Can this Dutch Hyperloop startup bring Elon Musk's vision to life in Europe?
When Elon Musk first presented the concept of the hyperloop, a new form of transportation based on pods that ride on a low-friction cushion of air, he made it clear that it would be a project for others to take on, not something to add to his personal to-do list.
Above: Rendering of the Hyperloop project that could be coming soon to Europe (Source: Hardt Hyperloop)
The role of Elon and his companies has been to inspire and coordinate progress. SpaceX sponsors the annual Hyperloop Pod Competition, in which teams from around the world build prototype hyperloop pods in order to demonstrate various technical aspects of the technology. Developing the concept into commercial projects is up to private industry, and several startup companies around the world have projects underway, from the US to Europe to India to the Middle East.
The latest news comes from a Dutch technology startup, Hardt Hyperloop, which was founded after a team from Delft University won the Best Overall Design prize at the 2017 Hyperloop Pod Competition. The company has raised several million euros in funding, and its plans have substantial support from the national and provincial governments.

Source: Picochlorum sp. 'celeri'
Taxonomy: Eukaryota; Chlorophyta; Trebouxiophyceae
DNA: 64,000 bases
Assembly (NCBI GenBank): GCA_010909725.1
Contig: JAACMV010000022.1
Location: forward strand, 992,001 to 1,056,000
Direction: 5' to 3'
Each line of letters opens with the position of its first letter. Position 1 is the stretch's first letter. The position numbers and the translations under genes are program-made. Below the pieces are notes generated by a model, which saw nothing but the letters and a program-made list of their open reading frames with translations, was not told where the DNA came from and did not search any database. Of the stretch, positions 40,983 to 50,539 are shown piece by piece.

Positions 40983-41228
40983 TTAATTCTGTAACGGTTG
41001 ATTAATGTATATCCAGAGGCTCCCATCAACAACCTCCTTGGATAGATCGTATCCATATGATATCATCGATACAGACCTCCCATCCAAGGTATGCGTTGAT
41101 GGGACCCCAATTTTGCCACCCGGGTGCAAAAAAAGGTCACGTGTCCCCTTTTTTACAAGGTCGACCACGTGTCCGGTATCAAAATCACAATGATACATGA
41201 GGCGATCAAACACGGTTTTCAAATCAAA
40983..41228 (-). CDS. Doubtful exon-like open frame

A new study, commissioned by Hardt Hyperloop and the province of Noord-Holland, has found that a hyperloop connection could reduce commuting times from Amsterdam to other northern European cities from “hours to minutes.” Travelers could arrive in Brussels in under 30 minutes or in Paris in 90 minutes—a trip that currently takes over 3 hours.
A network of hyperloop lines connecting Amsterdam with Paris, Brussels, Düsseldorf and Frankfurt would greatly reduce demand for short-haul flights from Schiphol airport, opening up space for more intercontinental flights and reducing overall air traffic.
Above: A look back at what Hardt Hyperloop is all about (YouTube: Hardt Hyperloop)
Jeroen Olthof, the deputy responsible for mobility in Noord-Holland, envisions a “compact region” of five European cities within which commuting would be quick and easy. “We know that people are willing to travel from door to door for up to one hour for their work. With such a super-fast hyperloop, it suddenly becomes possible to travel much longer commuting distances.”
The new study’s economic models suggest that the savings of commuting time and the increased opportunities for cross-border commerce could increase the province of Noord-Holland’s GDP by some €275 billion ($300 billion).
Hardt Hyperloop has already built a 30-meter low-speed test tunnel in Delft. A new European Hyperloop Center in Groningen will feature a 3-kilometer high-speed test track, and will be open to hyperloop developers from all over the world. Construction is scheduled to start this year, and is expected to be completed in 2022.
Written by: Charles Morris; Sources: Hardt Hyperloop, The Guardian